David Bourget (Western Ontario)
David Chalmers (ANU, NYU)
Rafael De Clercq
Jack Alan Reynolds
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Politics, Philosophy and Economics 4 (2):249-265 (2005)
s admirable new book, Justice, Luck, and Knowledge , brings together recent developments in the fields of responsibility and egalitarian justice. This article focuses on Hurleys critique of luck-neutralizing egalitarianism. The article concludes that the bad-luck-neutralizing aim serves better as a justificatory basis for egalitarianism than the more general luck-neutralizing aim. Since the former does not simply assume that we should aim for equality, Hurley has not demonstrated (nor indeed does she claim to have shown) that this concern cannot form the justificatory basis of egalitarianism in a non-question-begging way. This, however, does not detract from the fact that Hurleys book provides a very insightful discussion of the relationship between luck and justice. Key Words: Hurley Dworkin Cohen luck justice egalitarianism.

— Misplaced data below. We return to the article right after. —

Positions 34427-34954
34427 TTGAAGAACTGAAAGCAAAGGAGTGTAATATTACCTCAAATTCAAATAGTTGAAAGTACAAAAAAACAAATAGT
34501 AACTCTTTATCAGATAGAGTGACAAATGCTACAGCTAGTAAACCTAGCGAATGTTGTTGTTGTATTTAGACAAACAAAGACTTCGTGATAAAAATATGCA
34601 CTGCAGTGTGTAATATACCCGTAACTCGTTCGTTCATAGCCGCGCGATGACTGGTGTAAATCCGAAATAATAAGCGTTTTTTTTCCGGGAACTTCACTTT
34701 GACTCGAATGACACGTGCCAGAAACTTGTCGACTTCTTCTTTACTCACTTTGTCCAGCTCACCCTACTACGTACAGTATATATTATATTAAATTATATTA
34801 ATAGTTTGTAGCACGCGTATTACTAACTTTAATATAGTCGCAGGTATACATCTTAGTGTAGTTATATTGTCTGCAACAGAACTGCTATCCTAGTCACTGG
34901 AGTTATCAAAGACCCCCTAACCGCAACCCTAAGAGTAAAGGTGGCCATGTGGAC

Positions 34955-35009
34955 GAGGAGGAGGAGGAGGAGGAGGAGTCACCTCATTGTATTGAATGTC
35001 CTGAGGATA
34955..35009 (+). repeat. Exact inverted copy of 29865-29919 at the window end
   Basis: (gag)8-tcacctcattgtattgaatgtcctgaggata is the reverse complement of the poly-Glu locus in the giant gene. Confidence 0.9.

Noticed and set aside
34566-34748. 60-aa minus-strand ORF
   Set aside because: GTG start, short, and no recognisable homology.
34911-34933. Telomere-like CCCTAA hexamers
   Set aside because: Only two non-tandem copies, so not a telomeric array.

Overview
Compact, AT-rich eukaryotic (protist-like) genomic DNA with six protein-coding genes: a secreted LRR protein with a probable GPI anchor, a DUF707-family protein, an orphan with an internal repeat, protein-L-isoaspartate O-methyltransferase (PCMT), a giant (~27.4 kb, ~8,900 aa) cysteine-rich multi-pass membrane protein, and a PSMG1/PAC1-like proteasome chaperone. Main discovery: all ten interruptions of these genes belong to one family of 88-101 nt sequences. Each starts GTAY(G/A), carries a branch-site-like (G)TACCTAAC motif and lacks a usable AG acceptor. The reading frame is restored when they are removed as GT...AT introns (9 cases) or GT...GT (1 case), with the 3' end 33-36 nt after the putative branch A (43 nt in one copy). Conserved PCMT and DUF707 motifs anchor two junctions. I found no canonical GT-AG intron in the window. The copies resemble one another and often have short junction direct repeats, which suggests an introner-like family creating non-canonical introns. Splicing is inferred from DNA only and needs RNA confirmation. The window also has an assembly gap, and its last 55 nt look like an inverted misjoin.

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Carl Knight (2013). Luck Egalitarianism. Philosophy Compass 8 (10):924-934.
Shlomi Segall (2012). Why Egalitarians Should Not Care About Equality. Ethical Theory and Moral Practice 15 (4):507 - 519.
Carl Knight (2013). Egalitarian Justice and Expected Value. Ethical Theory and Moral Practice 16 (5):1061-1073.
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